The wax esters of fish and of jojoba seed oils are poorly hydrolysed by the pancreatic lipases of the human digestive system so that these lipids have poor nutritive value for man. Fish, such as salmon and herring grow rapidly when feeding on zooplankton rich in wax esters, yet do not contain these lipids themselves. Their digestive systems are adapted to the efficient hydrolysis of wax esters, most of the products being absorbed and resyn-thesized into TAG. Tissue breakdown of wax esters so that the products can be utilized as metabolic fuels presumably involves lipases or esterases analogous to the hormone-sensitive lipases in adipose tissue of organisms that store TAG, but these reactions have been little studied.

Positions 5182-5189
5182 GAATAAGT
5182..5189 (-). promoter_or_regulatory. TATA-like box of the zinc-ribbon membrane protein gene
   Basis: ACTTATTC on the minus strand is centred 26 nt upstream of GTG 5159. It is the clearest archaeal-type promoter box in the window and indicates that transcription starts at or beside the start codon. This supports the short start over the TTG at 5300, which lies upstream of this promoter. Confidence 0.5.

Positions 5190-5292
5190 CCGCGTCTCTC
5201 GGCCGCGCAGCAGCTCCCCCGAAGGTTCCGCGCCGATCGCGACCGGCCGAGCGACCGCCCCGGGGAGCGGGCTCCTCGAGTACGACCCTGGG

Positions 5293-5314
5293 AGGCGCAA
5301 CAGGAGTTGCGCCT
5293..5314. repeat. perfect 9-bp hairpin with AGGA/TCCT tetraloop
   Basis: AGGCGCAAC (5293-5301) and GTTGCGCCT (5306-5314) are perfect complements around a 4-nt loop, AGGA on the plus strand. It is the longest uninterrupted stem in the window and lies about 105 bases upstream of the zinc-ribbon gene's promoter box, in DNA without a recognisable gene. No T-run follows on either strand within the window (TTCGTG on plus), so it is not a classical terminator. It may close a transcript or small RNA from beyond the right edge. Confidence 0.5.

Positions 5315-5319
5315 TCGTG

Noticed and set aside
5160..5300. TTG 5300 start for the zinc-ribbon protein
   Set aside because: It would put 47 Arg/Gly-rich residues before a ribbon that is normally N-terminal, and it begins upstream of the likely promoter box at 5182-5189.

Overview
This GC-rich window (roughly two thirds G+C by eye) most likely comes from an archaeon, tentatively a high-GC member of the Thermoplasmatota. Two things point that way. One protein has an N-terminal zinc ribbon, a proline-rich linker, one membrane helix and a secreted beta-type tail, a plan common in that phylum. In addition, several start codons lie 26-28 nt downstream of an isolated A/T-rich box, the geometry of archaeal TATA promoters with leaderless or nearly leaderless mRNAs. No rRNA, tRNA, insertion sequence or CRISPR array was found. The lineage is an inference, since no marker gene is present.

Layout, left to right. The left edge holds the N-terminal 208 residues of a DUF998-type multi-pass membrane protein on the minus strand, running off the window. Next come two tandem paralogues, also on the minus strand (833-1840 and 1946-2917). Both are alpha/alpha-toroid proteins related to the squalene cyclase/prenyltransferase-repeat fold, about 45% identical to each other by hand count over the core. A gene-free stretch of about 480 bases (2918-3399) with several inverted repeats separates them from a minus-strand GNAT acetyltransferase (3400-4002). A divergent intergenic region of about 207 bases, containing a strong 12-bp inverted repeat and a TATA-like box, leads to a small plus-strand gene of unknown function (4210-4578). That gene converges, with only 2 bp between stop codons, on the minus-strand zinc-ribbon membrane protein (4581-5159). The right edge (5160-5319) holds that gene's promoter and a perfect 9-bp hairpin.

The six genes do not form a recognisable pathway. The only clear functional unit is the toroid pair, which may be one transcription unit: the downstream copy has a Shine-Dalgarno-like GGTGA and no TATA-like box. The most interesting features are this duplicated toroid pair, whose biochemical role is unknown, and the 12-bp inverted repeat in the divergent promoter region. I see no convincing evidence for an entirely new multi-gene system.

Some authorities now believe that wax esters have to be considered as key compounds in the transmission of carbon through the marine food chain. Wax esters seem to be found in greatest amounts in regions where animals experience short periods of food plenty followed by long periods of food shortage, for example in polar regions, where
Normal chain length fatty acyl-CoA
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